Before Memorial Day: For 50+ Years, 'Decoration Day' was Observed to Honor and Remember Civil War Dead
Share This article
Before it became the national holiday we now know as Memorial Day, it was a day observed across the country as Decoration Day, a day which was celebrated for more than five decades to honor both the Union and Confederate dead from the Civil War.
In 1868, Major Gen. John A. Logan, a former Union Army corps commander, and now the commander of the Grand Army of the Republic (G.A.R.), a fraternal organization of Union veterans, issued a proclamation for a celebration to be held to honor the soldiers who died "in defense of their country during the late rebellion."
On the first national celebration of Decoration Day observed on May 30, 1868, former Union major general and now Ohio Republican Congressman James A. Garfield spoke at Arlington National Cemetery to an audience of more than 5,000. His was the first of annual addresses that explained why Decoration Day should be commemorated.
After the ceremony, children from the Soldiers' and Sailors' Orphan Home and members of the GAR made their way through the cemetery, placing flowers on both Union and Confederate graves.
Across the nation, many cities and towns also joined in for the national day of observance on May 30 holding their own events, including a parade where citizens would watch the aging veterans who once wore the blue and the gray proudly march by.
Editors Note: The Decoration Day postcards throughout this article show the patriotism that was seen in cities and towns throughout the country in the late 19th and early 20th centuries. All of the images courtesy of the author's collection.
However, this Decoration Day observance was not the first. Local communities had decorated the graves of their war dead with flowers before and during the war. In fact, several cities claim to be the birthplace of what we now call Memorial Day. These include Columbus, Mississippi; Macon, Georgia; Richmond, Virginia; Boalsburg, Pennsylvania; and Carbondale, Illinois.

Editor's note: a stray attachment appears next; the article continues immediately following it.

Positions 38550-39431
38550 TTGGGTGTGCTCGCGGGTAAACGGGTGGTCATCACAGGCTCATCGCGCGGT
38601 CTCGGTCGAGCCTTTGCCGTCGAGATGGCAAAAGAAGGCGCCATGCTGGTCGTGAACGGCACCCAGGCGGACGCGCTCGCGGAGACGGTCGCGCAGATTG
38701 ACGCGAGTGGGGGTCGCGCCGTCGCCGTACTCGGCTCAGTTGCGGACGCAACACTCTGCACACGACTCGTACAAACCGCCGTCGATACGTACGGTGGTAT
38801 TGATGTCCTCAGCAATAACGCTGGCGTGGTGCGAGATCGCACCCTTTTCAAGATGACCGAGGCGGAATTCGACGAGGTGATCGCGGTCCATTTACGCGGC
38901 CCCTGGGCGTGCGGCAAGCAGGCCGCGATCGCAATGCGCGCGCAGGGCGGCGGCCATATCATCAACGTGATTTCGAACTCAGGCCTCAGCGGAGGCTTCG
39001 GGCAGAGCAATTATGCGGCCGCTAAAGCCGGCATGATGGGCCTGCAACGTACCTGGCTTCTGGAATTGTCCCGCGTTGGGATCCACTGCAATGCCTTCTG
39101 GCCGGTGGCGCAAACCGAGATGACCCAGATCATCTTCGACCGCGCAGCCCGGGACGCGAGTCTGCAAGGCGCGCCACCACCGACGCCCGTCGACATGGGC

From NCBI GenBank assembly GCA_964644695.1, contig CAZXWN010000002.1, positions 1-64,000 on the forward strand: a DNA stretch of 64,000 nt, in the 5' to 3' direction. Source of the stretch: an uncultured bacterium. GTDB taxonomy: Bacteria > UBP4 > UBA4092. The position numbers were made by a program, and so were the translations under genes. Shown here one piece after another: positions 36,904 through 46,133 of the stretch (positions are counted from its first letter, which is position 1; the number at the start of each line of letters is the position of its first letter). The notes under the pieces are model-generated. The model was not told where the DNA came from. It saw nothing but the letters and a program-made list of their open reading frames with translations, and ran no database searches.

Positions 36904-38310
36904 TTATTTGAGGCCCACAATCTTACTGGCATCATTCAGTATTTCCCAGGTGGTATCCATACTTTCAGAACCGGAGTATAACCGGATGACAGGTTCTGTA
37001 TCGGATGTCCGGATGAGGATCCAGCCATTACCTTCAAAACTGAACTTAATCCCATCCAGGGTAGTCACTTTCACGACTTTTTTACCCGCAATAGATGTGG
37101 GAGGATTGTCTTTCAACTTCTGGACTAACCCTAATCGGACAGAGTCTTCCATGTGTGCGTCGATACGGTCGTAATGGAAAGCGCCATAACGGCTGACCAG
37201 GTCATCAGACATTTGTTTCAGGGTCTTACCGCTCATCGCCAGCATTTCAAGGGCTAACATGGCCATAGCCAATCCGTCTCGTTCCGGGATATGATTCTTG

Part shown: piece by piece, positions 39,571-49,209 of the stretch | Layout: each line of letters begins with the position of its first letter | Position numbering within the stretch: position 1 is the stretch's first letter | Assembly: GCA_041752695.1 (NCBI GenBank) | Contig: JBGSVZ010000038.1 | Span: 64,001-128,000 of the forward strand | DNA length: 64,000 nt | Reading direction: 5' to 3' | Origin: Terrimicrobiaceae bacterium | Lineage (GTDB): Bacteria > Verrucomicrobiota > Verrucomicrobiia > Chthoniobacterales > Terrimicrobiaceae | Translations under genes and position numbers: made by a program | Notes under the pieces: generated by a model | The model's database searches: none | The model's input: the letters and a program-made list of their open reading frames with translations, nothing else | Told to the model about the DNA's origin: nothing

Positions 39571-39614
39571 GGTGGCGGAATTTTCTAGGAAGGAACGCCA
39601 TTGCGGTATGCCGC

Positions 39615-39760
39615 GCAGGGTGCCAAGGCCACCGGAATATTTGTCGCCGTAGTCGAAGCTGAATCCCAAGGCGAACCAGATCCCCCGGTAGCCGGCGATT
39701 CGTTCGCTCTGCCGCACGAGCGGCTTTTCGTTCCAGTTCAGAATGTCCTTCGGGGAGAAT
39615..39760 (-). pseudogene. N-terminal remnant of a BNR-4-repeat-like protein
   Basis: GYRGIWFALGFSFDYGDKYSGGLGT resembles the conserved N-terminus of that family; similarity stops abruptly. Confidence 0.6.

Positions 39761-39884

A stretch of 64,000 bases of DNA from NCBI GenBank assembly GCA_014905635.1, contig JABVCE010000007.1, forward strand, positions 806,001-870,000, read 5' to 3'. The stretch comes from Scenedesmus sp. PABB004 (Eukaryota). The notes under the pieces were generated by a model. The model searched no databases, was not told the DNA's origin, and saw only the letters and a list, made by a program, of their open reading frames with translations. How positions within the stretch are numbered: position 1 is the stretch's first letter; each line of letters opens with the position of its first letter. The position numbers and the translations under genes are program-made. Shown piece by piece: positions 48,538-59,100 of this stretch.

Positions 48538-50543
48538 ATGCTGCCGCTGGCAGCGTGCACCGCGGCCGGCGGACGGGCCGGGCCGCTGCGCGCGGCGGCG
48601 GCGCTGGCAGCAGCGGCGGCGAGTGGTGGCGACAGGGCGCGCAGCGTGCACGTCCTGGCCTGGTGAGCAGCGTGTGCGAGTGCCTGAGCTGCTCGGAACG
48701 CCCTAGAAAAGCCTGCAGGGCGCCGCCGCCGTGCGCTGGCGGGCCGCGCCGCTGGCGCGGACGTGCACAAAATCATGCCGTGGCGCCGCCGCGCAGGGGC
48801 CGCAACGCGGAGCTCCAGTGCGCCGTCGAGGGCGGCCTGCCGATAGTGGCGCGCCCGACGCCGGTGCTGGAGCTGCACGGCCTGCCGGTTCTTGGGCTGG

But of course, there can be only one.
Richard Gardiner, an associate professor at Columbus State University in Georgia, revealed in a book he co-authored, The Genesis of the Memorial Day Holiday, that the real honor of observing the first organized Decoration Day goes to Columbus, Georgia. In January of 1866, the Ladies' Memorial Association in Columbus, passed a motion designating a day to throw flowers on the graves of soldiers buried at the local cemetery.
Mary Ann Williams, the group's secretary, wrote a letter about the event they were planning and sent it to newspapers all over the United States, Gardiner told Live Science in 2016.
"You'll find that letter in dozens of newspapers," Gardiner said. "It got out, and it was republished everywhere in the country."
In their letter, the ladies asked people to celebrate the war's fallen heroes on April 26, which was the same day Confederate forces surrendered in North Carolina in 1865.
"That's what many people in the South considered to be the end of the war," Gardiner told Live Science. Even though Gen. Robert E. Lee surrendered on April 9, "there were still 90,000 people ready to fight. And until those 90,000 surrendered on April 26, the war was effectively still going on," Gardiner said.
Many people across the South read Williams' published letter and on April 26, 1866, many began decorating the graves of Confederate soldiers. However, these same people also noticed the graves of Union soldiers remained flowerless.